When Anne-Marie Cunningham posted on the Cardiff Start facebook group that the next NHS Hack Day will be hosted in Cardiff, I messaged quickly asking if I could be a judge. This isn't the first time I'd heard about the hackathon - it's the 24th such event to take place - but it was the first to take place since the pandemic and I wanted to be involved.
Spread over a weekend, participants bring with them different opportunities to fix or improve parts of health and social care. People then pitch those ideas to the group to find others who want to work together on the opportunity.
"Groups form quite organically," says the NHS Hack Day website, "You may choose to join a particular group because you were inspired by the pitch or because you have skills you think might be useful."
The groups then work on the idea for the next day or so. The idea is to create something working, even if it's a super basic version of what you're trying to achieve. Ultimately you will demo your solution to the rest of the group and a series of judges and we'll all decide on a "winner". Though, it's really not a competition. Everyone trying to improve health and social care is a winner...
Who can join?
Anyone. Of course, the name certainly appeals to to those who work for the NHS - I noticed quite a few GPs - but it's not limited to just NHS workers.
There were also a lot of people who work for NHS digital service teams, some contractors that serve the NHS, and some totally independent people who care about seeing change in one of our great institutions.
The organisers say, if you're thinking about it, come along to the next event near you and just see.
Turning up at the final hurdle, as I did, I had no clue what to expect from what is essentially a 36 hour hackathon in a space I don't normally work in. Considering contestants had to pitch an idea, form a team, work on the opportunity and produce a working model, I don't know what I was expecting...
First up was A&E ABM. An A&E patient flow modelling demo that aimed to demonstrate to NHS administrators and department leads how simple it is to model patient capacity and waiting times. Obviously modelling happens in the NHS already, but this was a tool accessible to those on the coal face.
After that we had a few patient data ideas, like Bridge, Stive and CrossMatch. These aimed to show that with the right data, you could improve information to family members about loved ones in hospital; STI notifications; and finding relative clinical research patients respectively. I wasn't there to judge on plausibility, but my tech founder head couldn't help feel routes to implementation for data heavy applications are just too massive to overcome.
We then heard from two quite unique ideas. eResus, a simple HTML based interface to access centralised NICE guidelines in a format accessible to those working on wards and clinical rooms. And one of my personal favourites, Tune Tapestry, an algorithm that takes your date of birth and creates a genre specific playlist of music from when you were 11, 17 and 24 years of age to spark memories in dementia patients.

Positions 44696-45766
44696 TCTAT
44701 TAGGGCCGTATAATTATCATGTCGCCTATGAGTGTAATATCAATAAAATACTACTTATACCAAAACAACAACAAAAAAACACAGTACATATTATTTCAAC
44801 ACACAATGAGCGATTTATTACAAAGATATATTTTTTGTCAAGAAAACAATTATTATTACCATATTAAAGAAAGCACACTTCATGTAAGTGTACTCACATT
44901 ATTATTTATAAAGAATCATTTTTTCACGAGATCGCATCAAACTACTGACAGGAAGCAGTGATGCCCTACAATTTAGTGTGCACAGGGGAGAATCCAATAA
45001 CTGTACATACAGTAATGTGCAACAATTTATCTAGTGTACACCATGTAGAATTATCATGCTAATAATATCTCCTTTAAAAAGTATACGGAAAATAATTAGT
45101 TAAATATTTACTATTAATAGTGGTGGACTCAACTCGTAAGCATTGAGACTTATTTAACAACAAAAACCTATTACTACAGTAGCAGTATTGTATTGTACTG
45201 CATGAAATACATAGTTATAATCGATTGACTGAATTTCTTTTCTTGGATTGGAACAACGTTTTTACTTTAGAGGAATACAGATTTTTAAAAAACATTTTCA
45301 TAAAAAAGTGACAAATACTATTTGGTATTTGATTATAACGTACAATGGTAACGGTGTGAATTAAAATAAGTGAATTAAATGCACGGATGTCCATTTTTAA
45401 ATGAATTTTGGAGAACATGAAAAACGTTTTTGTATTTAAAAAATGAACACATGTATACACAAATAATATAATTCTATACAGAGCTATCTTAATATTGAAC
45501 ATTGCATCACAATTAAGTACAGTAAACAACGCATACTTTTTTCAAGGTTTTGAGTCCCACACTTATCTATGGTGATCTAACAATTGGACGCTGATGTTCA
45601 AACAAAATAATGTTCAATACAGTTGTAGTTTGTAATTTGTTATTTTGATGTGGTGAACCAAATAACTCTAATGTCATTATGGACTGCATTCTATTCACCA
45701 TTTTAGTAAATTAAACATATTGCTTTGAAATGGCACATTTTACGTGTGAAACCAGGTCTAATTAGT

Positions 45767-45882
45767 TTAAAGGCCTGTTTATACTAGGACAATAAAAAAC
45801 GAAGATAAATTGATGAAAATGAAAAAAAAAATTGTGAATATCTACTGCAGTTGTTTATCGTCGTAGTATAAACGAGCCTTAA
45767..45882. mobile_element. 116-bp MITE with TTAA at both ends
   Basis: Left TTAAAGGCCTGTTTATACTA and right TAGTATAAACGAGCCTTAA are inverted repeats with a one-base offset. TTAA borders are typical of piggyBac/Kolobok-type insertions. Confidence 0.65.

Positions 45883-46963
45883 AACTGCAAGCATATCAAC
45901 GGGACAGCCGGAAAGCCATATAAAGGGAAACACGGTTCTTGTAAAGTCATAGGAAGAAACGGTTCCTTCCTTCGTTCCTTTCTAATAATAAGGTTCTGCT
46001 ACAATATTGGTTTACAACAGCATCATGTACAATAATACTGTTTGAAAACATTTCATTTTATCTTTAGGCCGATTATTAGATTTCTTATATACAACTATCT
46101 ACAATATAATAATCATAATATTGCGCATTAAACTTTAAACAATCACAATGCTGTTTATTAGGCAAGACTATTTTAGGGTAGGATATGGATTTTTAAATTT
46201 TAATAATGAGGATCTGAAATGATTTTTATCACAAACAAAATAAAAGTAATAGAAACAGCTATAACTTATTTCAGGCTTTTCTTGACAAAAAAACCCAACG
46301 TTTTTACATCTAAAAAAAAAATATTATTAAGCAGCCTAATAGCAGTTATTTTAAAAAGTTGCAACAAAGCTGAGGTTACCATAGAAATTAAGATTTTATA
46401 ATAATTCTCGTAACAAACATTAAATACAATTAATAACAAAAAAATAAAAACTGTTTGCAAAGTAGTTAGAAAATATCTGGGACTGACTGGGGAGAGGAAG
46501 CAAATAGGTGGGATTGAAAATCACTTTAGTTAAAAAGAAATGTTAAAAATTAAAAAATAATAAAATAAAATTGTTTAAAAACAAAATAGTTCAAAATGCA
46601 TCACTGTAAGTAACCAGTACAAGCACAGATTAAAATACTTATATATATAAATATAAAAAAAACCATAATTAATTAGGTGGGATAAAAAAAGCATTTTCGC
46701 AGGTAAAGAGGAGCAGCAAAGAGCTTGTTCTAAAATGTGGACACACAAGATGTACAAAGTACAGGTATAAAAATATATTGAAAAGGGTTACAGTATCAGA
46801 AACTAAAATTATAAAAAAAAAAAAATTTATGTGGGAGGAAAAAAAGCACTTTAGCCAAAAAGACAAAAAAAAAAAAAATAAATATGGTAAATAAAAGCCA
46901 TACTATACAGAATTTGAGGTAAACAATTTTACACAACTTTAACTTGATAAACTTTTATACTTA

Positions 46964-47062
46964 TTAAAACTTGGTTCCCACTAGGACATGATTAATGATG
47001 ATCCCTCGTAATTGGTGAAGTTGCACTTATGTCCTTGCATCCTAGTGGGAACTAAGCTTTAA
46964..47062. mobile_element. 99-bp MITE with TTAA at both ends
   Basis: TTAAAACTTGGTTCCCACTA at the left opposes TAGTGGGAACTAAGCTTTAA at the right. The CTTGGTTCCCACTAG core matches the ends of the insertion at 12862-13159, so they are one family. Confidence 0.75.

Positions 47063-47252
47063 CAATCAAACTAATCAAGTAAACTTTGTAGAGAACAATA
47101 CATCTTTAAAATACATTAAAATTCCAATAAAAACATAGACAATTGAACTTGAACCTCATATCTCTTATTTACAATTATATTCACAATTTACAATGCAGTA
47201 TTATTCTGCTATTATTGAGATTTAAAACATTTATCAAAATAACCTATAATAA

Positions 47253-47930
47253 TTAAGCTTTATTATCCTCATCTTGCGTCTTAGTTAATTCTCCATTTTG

OpenAI and ChatGPT
It wouldn't be 2023 however without an honourable mention to ChatGPT. I'm not sure I've attended a meeting this year which didn't mention it.
Two teams took on the ChatGPT challenge. Medical Jargon Buster took doctor written letters and parsed it through ChatGPT to simplify the language for patients to understand. I liked the simplicity of this tool and also, considering my background in tech localization, could see opportunities to use AI to translate letters for patients whose first language isn't English.
PlanGPT did not create a product however and took the opportunity to get some great minds thinking about the implications of an AI future on the NHS. This may sound like a cop out, but the team thought up many potential issues around patient data and NHS guidelines and also wanted to spread the message to those who may not be following ChatGPT developments. Readers of this blog are unlikely to be unaware of the opportunities and threats AI provides.
I walked over to the Cardiff University building hosting the NHS Hack Day with absolutely no expectations. I left enthused that people are actually thinking about ways in which health and social care can be improved.
The ideas worked on over 36 hours may not ever be taken further, but I'm sure the people involved will leave with a renewed sense that anything is possible when you put the right minds on the issue. I can only imagine that sometimes the NHS seems so vast and so cash strapped that constructive change is slow, but walking away from that building I felt confident that people with ideas still exist and want to contribute.
It's been a long time since I was involved in a hackathon, but I was reminded how great they can be to motivate people to work on challenging issues. People coming together from different backgrounds and locations to work on a common opportunity. Perhaps we should aim to see more of these in more sectors in Wales?
Want to get involved?
The next NHS Hack Day hasn't been announced at the time of writing, so keep an eye on the website here. It's open to all, whether you work for the NHS or not. The organisers go as far to say even if you think you don't belong, come anyway.
And to be honest, that's what I did this weekend. I turned up not knowing what to expect and left feeling relieved there are people in this world trying to solve health and social care issues with my favourite thing: tech.